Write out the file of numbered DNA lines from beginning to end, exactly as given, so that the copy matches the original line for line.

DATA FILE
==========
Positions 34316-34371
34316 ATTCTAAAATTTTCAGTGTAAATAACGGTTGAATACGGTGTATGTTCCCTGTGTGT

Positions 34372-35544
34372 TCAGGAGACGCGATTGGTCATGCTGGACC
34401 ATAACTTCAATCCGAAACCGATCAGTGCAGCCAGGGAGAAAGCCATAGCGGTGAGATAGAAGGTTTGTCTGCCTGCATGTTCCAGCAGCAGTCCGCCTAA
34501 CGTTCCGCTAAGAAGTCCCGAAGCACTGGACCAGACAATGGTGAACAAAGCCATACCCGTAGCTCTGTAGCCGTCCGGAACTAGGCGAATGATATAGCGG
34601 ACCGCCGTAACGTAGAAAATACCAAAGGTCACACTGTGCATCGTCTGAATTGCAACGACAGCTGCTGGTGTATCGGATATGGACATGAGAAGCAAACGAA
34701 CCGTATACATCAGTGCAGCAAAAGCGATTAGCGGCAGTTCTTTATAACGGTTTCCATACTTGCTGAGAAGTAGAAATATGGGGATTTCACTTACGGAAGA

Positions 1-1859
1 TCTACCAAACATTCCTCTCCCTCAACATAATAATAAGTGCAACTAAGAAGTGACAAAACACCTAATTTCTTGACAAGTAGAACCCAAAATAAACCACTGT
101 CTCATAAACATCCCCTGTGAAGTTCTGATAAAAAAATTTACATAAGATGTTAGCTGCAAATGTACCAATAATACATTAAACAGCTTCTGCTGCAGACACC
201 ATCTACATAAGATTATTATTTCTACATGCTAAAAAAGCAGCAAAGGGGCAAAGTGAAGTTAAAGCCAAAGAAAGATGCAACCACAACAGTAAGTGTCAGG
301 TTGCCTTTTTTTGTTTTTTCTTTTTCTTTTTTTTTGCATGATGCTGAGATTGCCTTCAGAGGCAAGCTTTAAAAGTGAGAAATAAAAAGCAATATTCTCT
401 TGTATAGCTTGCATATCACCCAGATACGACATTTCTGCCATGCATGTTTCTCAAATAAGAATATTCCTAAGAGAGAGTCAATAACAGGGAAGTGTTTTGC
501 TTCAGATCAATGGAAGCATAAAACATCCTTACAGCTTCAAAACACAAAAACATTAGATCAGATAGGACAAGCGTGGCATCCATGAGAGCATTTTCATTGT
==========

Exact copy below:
Positions 34316-34371
34316 ATTCTAAAATTTTCAGTGTAAATAACGGTTGAATACGGTGTATGTTCCCTGTGTGT

Positions 34372-35544
34372 TCAGGAGACGCGATTGGTCATGCTGGACC
34401 ATAACTTCAATCCGAAACCGATCAGTGCAGCCAGGGAGAAAGCCATAGCGGTGAGATAGAAGGTTTGTCTGCCTGCATGTTCCAGCAGCAGTCCGCCTAA
34501 CGTTCCGCTAAGAAGTCCCGAAGCACTGGACCAGACAATGGTGAACAAAGCCATACCCGTAGCTCTGTAGCCGTCCGGAACTAGGCGAATGATATAGCGG
34601 ACCGCCGTAACGTAGAAAATACCAAAGGTCACACTGTGCATCGTCTGAATTGCAACGACAGCTGCTGGTGTATCGGATATGGACATGAGAAGCAAACGAA
34701 CCGTATACATCAGTGCAGCAAAAGCGATTAGCGGCAGTTCTTTATAACGGTTTCCATACTTGCTGAGAAGTAGAAATATGGGGATTTCACTTACGGAAGA

Positions 1-1859
1 TCTACCAAACATTCCTCTCCCTCAACATAATAATAAGTGCAACTAAGAAGTGACAAAACACCTAATTTCTTGACAAGTAGAACCCAAAATAAACCACTGT
101 CTCATAAACATCCCCTGTGAAGTTCTGATAAAAAAATTTACATAAGATGTTAGCTGCAAATGTACCAATAATACATTAAACAGCTTCTGCTGCAGACACC
201 ATCTACATAAGATTATTATTTCTACATGCTAAAAAAGCAGCAAAGGGGCAAAGTGAAGTTAAAGCCAAAGAAAGATGCAACCACAACAGTAAGTGTCAGG
301 TTGCCTTTTTTTGTTTTTTCTTTTTCTTTTTTTTTGCATGATGCTGAGATTGCCTTCAGAGGCAAGCTTTAAAAGTGAGAAATAAAAAGCAATATTCTCT
401 TGTATAGCTTGCATATCACCCAGATACGACATTTCTGCCATGCATGTTTCTCAAATAAGAATATTCCTAAGAGAGAGTCAATAACAGGGAAGTGTTTTGC
501 TTCAGATCAATGGAAGCATAAAACATCCTTACAGCTTCAAAACACAAAAACATTAGATCAGATAGGACAAGCGTGGCATCCATGAGAGCATTTTCATTGT